- Rep. Henry Cuellar on border crisis: ‘Playing defense on the one-yard line’
- Activists vow to occupy fast-food restaurants to get higher pay
- Rep. Luis Gutierrez: Senate Dems wary of immigration politics
- Summer camp for 1 percenters: Sushi, limos and shopping at FAO Schwarz
- Colorado gun crackdown law found to be built on faulty data
- Hank Aaron steps to fundraising plate for Democrat Michelle Nunn
- ISIL terrorists blow up burial site of Jonah, vow more of same
- Impeach Obama, say 35 percent in new poll
- Taliban yank 14 Shiites off bus, bind and shoot them on Afghan road
- Obama takes aim at ‘corporate deserters’
Question of the Day
With the memory of Ronald Reagan fresh in our minds, along with images of grateful Iraqi officials regaining command over their own country, it's worth paraphrasing one of Mr. Reagan's most famous comments: When it comes to terrorism, are you safer today than you were three years ago?
The answer is a resounding yes. We're winning the war on terrorism, with our police actions here at home and our military actions overseas. That's because we're finally fighting terrorism effectively.
We're safer in part because of sensible reforms such as the Patriot Act. That law, passed in the days after September 11, 2001, did two important things: It tore down the so-called "wall" between intelligence and law enforcement, and it updated our anti-terrorism laws so they would be able to deal with new technology and new threats.
Now the Justice Department is allowed -- under strict judicial supervision -- to collect intelligence information that may protect our country from foreign threats, including terrorism.
Attorney General John Ashcroft recently told the Senate Judiciary Committee that, using the Patriot Act, we have brought criminal charges against 310 individuals and so far won 179 convictions. In addition, Mr. Ashcroft says, "we've broken up terrorist plots from Virginia to Oregon, from Florida to New York, in the heartland and on both coasts" and launched 70 investigations into terrorist financing.
Who knows how many future September 11-style attacks we have averted? We're safer overseas as well.
Long before September 11, al Qaeda terrorists targeted us. In 1998, they detonated car bombs at two U.S. Embassies in Africa. In 2000, they bombed the USS Cole in Yemen. Our responses then obviously did nothing to deter them.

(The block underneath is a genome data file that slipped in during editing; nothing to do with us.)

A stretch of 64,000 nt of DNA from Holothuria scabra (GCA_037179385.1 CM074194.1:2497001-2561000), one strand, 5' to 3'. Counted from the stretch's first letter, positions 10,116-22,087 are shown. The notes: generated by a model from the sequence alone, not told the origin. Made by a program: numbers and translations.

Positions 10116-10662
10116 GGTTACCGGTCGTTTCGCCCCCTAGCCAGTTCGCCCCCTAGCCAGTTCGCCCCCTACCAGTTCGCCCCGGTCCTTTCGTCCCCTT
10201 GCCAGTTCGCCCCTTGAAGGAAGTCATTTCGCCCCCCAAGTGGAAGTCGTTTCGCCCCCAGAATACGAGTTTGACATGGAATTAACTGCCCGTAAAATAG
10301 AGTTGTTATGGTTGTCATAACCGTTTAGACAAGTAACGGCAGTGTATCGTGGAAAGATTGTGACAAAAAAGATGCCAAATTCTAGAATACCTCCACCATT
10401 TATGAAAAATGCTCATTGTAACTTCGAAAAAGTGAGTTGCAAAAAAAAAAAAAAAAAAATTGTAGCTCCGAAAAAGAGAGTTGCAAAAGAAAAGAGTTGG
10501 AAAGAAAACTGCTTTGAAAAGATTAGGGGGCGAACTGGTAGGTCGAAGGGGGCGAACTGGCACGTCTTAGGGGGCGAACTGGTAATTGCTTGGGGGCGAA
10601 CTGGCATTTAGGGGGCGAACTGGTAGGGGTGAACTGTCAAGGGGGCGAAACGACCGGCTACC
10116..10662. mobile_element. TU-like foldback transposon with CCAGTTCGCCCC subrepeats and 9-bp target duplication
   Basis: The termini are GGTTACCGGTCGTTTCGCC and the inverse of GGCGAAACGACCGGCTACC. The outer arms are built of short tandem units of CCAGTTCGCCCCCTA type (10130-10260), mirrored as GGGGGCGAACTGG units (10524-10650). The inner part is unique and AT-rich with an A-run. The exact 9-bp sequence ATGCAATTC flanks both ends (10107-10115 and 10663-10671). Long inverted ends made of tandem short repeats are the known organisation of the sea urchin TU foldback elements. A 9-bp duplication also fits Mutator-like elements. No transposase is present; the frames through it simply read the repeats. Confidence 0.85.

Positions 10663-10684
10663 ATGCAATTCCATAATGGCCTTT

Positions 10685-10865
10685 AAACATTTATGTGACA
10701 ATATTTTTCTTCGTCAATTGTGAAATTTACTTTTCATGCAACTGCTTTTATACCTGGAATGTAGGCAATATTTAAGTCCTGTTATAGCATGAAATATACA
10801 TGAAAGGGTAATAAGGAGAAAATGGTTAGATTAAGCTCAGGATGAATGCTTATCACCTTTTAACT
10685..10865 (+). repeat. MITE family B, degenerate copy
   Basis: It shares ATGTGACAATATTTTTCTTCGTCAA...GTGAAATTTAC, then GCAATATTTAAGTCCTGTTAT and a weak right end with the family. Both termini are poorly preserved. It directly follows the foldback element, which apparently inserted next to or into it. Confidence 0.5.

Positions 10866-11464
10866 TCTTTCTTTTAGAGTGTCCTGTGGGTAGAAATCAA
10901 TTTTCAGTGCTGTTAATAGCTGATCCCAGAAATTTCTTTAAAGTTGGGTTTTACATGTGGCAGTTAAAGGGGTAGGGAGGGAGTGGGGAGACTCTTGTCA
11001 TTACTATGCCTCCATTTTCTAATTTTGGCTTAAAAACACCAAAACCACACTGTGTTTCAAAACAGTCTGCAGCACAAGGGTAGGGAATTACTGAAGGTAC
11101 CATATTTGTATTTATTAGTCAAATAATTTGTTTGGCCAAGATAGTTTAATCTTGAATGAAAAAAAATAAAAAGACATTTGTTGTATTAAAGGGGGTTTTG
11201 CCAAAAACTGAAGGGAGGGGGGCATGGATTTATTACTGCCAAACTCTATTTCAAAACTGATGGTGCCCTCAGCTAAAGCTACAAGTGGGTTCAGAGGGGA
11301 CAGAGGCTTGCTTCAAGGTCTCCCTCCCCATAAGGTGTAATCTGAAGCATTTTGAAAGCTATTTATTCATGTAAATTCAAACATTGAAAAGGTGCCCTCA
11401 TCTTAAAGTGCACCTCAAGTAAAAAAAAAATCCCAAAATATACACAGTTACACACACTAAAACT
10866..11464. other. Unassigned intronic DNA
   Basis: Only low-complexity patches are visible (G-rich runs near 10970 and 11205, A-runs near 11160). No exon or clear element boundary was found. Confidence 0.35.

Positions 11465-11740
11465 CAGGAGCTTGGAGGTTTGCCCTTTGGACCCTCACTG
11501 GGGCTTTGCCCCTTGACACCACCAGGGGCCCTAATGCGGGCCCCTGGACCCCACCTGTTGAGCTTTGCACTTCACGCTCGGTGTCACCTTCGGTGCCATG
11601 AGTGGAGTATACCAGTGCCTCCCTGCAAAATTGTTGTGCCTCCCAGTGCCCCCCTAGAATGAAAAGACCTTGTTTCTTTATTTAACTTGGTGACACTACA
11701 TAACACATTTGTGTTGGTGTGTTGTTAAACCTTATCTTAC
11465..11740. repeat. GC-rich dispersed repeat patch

In 1998, we lobbed a few cruise missiles at sites in Afghanistan but failed to take out Osama bin Laden or any of his top lieutenants. After the Cole bombing, instead of using the military, we sent in the FBI to investigate.
Now, however, we're mounting a serious, military response to the terrorist threat. First we led a coalition to overturn the Taliban government in Afghanistan. That corrupt regime gave direct support and comfort to bin Laden.
Today, Afghanistan is preparing for a democratic election, and the terrorists who operated there are dead or in hiding. The CIA, too, has had its successes, including outing Pakistan's nuclear peddler A.Q. Khan.
Consider the National Security Strategy the Bush administration announced in November 2002 -- a strategy that promised aggressive action in the war against terrorism. "Our priority will be first to disrupt and destroy terrorist organizations of global reach and attack their leadership; command, control, and communications; material support; and finances," the strategy says. This has meant focusing on the major exporters of weapons of mass destruction, including Iraq, Iran and North Korea.
We also needed to do something about Iraq. We had turned again and again to the United Nations, which had passed 17 resolutions ordering Saddam Hussein to verifiably disarm. He refused to do so, repeatedly. And, repeatedly, the Security Council declined to act.
By leading a coalition to remove Saddam, we eliminated a known threat. Plus, terrorists worldwide realize they're running out of places to hide. That's why they're fighting so hard to derail our effort to rebuild Iraq. They're throwing themselves against the might of the U.S. military and being killed by the thousands, because when Iraq is a thriving democracy the terrorists know they'll be unwelcome there.
As President Bush frequently reminds us, we're involved in a war against terrorism. At home, our law enforcement agencies are aggressively tracking and detaining suspected terrorists. Abroad, our military is on the offensive against terrorists. The war is far from over, but with the right strategy the outcome is assured: We will win.
Ed Feulner is the president of the Heritage Foundation.
Second- and third-stringers eye 2016 if front-runner stumbles
- Michelle Obama says money in politics is bad, asks donors for 'big, fat check'
- Presidents of Honduras, Guatemala blame U.S. for border children crisis
- 'We're coming for you, Barack Obama': Top U.S. official discloses threat from ISIL terrorists
- NAPOLITANO: What if our democracy is a fraud?
- EDITORIAL: Detroit's water 'spigot bigots'
- Hamas rejects Kerry's call for cease-fire; Fears grow others could join fight against Israel
- Obama orders Pentagon advisers to Ukraine
- PRUDEN: The Democratic-wannabe mice under Hillary Clinton's feet
- Obama takes aim at 'corporate deserters'
- Crime-ridden U.S. cities differ on ways to fight gun violence
Obama's biggest White House 'fails'
Celebrities turned politicians
Athletes turned actors
20 gadgets that changed the world
Fighting in Iraq